And so, if asked, is God “Violent or  Peaceful,” I respond simply . . . YES.

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8 thoughts on “Blogging Lamb, God Behaving Badly – 5. Violent or Peaceful?

  1. Thom Stark says:

    1. Does Lamb offer any arguments to support his claim that the “main point of the story is that [YHWH] does not require child sacrifice”? If so, I’d like to know what they are, and whether he at all engages the arguments of Levenson, Niditch, myself, et al., that this is not in fact the point of the story? The conflict is the story is that God’s command to sacrifice Isaac conflicted with God’s promise that Isaac was the beginning of a great nation. The tension in the story is not a moral one revolving around the moral status of human sacrifice, but rather a tension regarding the fulfillment of God’s promise to Abraham. Abraham is confirmed as faithful precisely because he was in fact willing to sacrifice his son. As Levenson remarks, that’s a strange way to condemn child sacrifice.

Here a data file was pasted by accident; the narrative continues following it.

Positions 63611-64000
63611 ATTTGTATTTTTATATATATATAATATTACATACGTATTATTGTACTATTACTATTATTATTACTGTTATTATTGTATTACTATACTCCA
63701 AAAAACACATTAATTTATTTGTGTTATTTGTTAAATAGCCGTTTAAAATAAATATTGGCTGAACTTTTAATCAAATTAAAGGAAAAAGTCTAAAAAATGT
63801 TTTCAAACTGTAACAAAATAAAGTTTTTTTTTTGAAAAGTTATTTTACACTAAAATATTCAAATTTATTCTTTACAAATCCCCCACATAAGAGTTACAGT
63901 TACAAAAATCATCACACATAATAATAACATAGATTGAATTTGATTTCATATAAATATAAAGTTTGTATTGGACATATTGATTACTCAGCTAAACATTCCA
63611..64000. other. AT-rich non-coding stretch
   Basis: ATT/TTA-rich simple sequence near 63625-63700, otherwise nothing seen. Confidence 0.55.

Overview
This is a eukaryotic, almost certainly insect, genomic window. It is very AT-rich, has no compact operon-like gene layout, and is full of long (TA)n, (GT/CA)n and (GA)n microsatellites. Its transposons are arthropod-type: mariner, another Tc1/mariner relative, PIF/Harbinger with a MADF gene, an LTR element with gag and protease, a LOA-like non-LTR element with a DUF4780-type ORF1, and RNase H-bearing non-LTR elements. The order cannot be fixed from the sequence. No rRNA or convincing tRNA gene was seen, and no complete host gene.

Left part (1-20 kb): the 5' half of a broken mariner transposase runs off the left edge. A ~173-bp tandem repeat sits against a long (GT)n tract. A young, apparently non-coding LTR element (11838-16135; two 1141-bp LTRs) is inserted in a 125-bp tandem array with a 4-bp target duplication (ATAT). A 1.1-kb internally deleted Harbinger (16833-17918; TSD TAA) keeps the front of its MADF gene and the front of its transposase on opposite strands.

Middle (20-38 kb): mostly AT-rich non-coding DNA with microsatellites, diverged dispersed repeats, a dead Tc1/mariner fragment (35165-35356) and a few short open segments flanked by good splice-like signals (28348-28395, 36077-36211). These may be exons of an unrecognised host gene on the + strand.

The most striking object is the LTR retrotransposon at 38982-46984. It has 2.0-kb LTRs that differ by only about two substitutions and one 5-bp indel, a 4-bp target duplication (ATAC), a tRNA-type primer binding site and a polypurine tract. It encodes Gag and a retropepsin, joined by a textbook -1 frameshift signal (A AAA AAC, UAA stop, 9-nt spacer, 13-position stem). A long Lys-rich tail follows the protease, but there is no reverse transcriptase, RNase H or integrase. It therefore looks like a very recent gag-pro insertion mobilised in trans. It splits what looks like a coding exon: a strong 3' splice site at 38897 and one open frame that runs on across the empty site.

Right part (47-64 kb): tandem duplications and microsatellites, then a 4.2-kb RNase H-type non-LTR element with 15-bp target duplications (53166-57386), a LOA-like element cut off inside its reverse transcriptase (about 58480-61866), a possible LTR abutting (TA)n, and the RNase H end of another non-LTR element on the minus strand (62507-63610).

2. I’m curious as to why you didn’t offer much criticism to Lamb’s treatment of the Canaanite genocides here. Each point Lamb makes is extremely problematic.

    (1) “God was punishing the Canaanites for their wicked behavior in regards to ancient Israel.” What wicked behavior in regards to ancient Israel? Israel invaded Canaan, not the other way around. Even if we drop “in regards to ancient Israel,” and just leave, “punishing the Canaanites for their wicked behavior,” that hardly solves the problem of genocide, as I’ve discussed at length in my book and in my review of Copan.

    (2) “Israel was not trying to expand borders violently but simply gain a homeland [interestingly, Lamb does not address other texts where ancient Israel is engaged in border expansion through violent means].” Your criticism here is on target. But the first statement, if you’ve presented his argument accurately, is a completely false dichotomy. How did they try to gain a homeland? By expanding borders violently. It’s not an either/or. This is, by the way, genocide, even if not all were killed. In my review of Copan, in my second chapter on the Canaanite genocides, I provide a full definition of genocide according to international law.